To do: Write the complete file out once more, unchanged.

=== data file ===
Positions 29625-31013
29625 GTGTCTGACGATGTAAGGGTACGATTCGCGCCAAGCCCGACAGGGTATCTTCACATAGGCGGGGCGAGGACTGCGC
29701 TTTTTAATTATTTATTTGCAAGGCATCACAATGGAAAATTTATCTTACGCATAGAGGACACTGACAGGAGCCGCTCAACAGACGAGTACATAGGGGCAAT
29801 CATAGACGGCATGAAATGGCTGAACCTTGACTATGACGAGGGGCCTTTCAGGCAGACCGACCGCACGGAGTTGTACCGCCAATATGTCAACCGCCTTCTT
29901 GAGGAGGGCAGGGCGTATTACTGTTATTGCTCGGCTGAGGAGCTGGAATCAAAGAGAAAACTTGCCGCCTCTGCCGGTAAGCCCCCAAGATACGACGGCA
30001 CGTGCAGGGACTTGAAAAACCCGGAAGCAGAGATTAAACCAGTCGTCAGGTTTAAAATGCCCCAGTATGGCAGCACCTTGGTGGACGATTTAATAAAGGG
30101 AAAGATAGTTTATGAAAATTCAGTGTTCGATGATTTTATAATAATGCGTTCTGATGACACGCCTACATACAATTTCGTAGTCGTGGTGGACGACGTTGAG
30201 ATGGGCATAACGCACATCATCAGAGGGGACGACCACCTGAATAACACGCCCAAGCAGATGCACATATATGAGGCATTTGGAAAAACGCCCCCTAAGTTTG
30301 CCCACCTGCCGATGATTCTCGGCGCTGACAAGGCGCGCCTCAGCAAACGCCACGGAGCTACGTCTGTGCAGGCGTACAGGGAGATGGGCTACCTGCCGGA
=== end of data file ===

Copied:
Positions 29625-31013
29625 GTGTCTGACGATGTAAGGGTACGATTCGCGCCAAGCCCGACAGGGTATCTTCACATAGGCGGGGCGAGGACTGCGC
29701 TTTTTAATTATTTATTTGCAAGGCATCACAATGGAAAATTTATCTTACGCATAGAGGACACTGACAGGAGCCGCTCAACAGACGAGTACATAGGGGCAAT
29801 CATAGACGGCATGAAATGGCTGAACCTTGACTATGACGAGGGGCCTTTCAGGCAGACCGACCGCACGGAGTTGTACCGCCAATATGTCAACCGCCTTCTT
29901 GAGGAGGGCAGGGCGTATTACTGTTATTGCTCGGCTGAGGAGCTGGAATCAAAGAGAAAACTTGCCGCCTCTGCCGGTAAGCCCCCAAGATACGACGGCA
30001 CGTGCAGGGACTTGAAAAACCCGGAAGCAGAGATTAAACCAGTCGTCAGGTTTAAAATGCCCCAGTATGGCAGCACCTTGGTGGACGATTTAATAAAGGG
30101 AAAGATAGTTTATGAAAATTCAGTGTTCGATGATTTTATAATAATGCGTTCTGATGACACGCCTACATACAATTTCGTAGTCGTGGTGGACGACGTTGAG
30201 ATGGGCATAACGCACATCATCAGAGGGGACGACCACCTGAATAACACGCCCAAGCAGATGCACATATATGAGGCATTTGGAAAAACGCCCCCTAAGTTTG
30301 CCCACCTGCCGATGATTCTCGGCGCTGACAAGGCGCGCCTCAGCAAACGCCACGGAGCTACGTCTGTGCAGGCGTACAGGGAGATGGGCTACCTGCCGGA